From MIT's Open Course Ware: The Art of the Probable: Literature and Probability. The course readings include both some of the classical mathematical writings about probability (Pascal, Fermat, Leibnitz, Bernoulli, Bayes, Quetelet, etc.) as well as various more "literary" pieces.
Only at MIT...
(Seriously, though, I would have liked to take this class. And one of the readings from the last week is "the Bohr-Einstein dialogue", which you may know refers to whether God does or does not play dice.)
17 April 2009
The Art of the Probable: Literature and Probability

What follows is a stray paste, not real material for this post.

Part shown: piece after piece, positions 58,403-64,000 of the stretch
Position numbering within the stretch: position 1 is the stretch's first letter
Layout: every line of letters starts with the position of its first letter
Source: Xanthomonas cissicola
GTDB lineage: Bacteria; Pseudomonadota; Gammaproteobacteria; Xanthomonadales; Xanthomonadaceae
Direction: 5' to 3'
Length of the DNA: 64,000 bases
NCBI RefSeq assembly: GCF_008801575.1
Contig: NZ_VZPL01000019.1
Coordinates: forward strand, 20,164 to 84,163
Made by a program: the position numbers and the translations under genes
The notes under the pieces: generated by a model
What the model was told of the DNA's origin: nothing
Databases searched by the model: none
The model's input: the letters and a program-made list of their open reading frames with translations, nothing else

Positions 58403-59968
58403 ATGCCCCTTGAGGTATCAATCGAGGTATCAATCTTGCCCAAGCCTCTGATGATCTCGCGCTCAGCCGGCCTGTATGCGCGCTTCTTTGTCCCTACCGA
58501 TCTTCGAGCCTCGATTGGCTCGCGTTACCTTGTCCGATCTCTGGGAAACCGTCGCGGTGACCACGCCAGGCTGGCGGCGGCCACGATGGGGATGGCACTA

Posted by Michael Lugo at 7:45 AM
Labels: literature, MIT, probability
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I'm taking that class. The literary ideas the professors present are very interesting, but it is very frustrating to see literature professors misrepresent mathematical ideas and use words in their literary rather than mathematical meanings.
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